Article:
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In the previous book, Joshua finally led the tribes of Israel into the promised land, calling on them to be faithful to their covenant with God by obeying the commands of the Torah and being an example to other nations. The book of Judges begins with the death of Joshua and, unfortunately, tells the story of Israel’s total failure.

The book’s name comes from the types of leaders Israel had in this period. Before they had any kings, the tribes of Israel were ruled by judges. Don’t think of a courtroom here, because these were regional, political, and military leaders, more like tribal chieftains. Now, be warned, the book of Judges is disturbing and violent. It tells the tragic tale of Israel’s moral corruption, bad leadership, and how they became no different than the Canaanites themselves.

However, this sad story is also meant to generate hope for the future, which you can see illustrated in the book’s design. There’s a large introduction in chapters 1-2 that sets the stage for Israel’s failure as they don’t drive out the remaining Canaanites like they were told to. The large, main section of the book (Judg. 3-16) has stories of the growing corruption of Israel’s judges. The progression here shows how Israel’s leaders went from pretty good to okay to bad to worse. The concluding section (Judg. 17-21) is really disturbing and shows the corruption of the people of Israel as a whole. Let’s dive in and explore each part a bit more.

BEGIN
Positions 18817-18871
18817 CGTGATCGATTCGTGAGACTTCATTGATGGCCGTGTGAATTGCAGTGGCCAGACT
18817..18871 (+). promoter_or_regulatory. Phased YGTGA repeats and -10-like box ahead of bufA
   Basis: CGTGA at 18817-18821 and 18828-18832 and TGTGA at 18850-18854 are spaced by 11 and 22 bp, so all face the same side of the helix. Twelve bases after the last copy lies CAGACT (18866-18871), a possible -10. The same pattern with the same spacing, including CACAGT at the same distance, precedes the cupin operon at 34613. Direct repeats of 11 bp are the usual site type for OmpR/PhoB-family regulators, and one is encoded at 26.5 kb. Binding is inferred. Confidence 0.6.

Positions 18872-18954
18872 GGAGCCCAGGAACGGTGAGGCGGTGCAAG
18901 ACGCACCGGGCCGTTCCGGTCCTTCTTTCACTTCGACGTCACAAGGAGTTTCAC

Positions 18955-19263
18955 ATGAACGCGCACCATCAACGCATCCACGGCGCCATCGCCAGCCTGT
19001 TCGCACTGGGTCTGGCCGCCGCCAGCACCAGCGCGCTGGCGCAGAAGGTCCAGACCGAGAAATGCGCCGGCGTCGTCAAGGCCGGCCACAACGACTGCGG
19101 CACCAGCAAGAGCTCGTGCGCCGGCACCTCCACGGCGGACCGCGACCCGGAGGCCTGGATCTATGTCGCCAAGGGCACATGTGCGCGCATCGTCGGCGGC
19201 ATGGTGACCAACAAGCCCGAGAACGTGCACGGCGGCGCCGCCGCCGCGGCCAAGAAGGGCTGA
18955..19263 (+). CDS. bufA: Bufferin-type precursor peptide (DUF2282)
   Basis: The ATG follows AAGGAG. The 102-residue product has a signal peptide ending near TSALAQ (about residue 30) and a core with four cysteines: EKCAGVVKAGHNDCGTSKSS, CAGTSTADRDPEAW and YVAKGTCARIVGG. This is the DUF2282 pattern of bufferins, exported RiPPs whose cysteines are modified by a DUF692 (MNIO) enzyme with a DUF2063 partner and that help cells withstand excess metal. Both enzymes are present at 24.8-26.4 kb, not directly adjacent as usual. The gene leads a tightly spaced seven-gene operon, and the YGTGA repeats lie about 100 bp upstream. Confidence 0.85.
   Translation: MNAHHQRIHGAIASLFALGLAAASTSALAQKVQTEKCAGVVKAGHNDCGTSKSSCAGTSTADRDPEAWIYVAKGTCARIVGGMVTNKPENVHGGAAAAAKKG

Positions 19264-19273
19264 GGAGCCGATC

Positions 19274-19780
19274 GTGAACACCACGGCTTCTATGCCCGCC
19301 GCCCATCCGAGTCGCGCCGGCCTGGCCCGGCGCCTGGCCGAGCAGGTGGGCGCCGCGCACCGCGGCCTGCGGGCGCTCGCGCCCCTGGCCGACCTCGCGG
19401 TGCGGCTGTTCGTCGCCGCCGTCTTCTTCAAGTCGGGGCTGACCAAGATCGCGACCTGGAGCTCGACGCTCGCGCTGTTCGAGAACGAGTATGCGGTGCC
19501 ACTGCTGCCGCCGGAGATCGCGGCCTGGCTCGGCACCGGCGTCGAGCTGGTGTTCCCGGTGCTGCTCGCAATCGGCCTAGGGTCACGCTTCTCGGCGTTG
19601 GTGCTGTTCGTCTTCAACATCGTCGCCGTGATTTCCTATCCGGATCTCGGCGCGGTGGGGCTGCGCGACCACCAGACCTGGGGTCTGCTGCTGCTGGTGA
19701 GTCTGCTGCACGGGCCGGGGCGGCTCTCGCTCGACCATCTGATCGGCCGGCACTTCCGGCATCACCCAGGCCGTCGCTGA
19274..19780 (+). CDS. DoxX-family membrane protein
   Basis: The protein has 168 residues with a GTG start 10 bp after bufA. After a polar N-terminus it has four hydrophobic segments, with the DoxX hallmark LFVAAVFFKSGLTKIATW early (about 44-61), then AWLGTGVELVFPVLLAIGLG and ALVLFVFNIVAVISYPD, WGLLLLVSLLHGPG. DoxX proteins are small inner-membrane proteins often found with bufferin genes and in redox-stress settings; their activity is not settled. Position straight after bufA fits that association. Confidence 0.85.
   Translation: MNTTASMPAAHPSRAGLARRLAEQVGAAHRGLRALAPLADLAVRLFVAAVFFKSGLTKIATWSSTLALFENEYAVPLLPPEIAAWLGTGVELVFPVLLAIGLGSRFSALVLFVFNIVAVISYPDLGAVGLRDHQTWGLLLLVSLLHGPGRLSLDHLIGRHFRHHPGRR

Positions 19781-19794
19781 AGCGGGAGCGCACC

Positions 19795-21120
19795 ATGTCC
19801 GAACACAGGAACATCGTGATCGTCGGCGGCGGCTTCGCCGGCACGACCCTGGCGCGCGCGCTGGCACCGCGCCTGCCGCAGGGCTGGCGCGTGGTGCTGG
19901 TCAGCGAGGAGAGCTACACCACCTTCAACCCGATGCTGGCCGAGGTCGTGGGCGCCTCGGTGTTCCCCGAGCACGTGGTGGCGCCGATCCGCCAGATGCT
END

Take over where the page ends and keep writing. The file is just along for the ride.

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Judges

Context

The events described in Judges take place in Israel after the death of Joshua and before the anointing of King Saul.

Literary Styles

Judges contains mostly narrative, with some poetry and discourse woven throughout.

Who Wrote the Book of Judges?

Many Jewish and Christian traditions hold that Samuel is the author of Judges. However, authorship is not explicitly stated within the book.

Key Themes

  • God’s grace to preserve people through their rejection of his instruction
  • Israel’s desperation for God’s rescue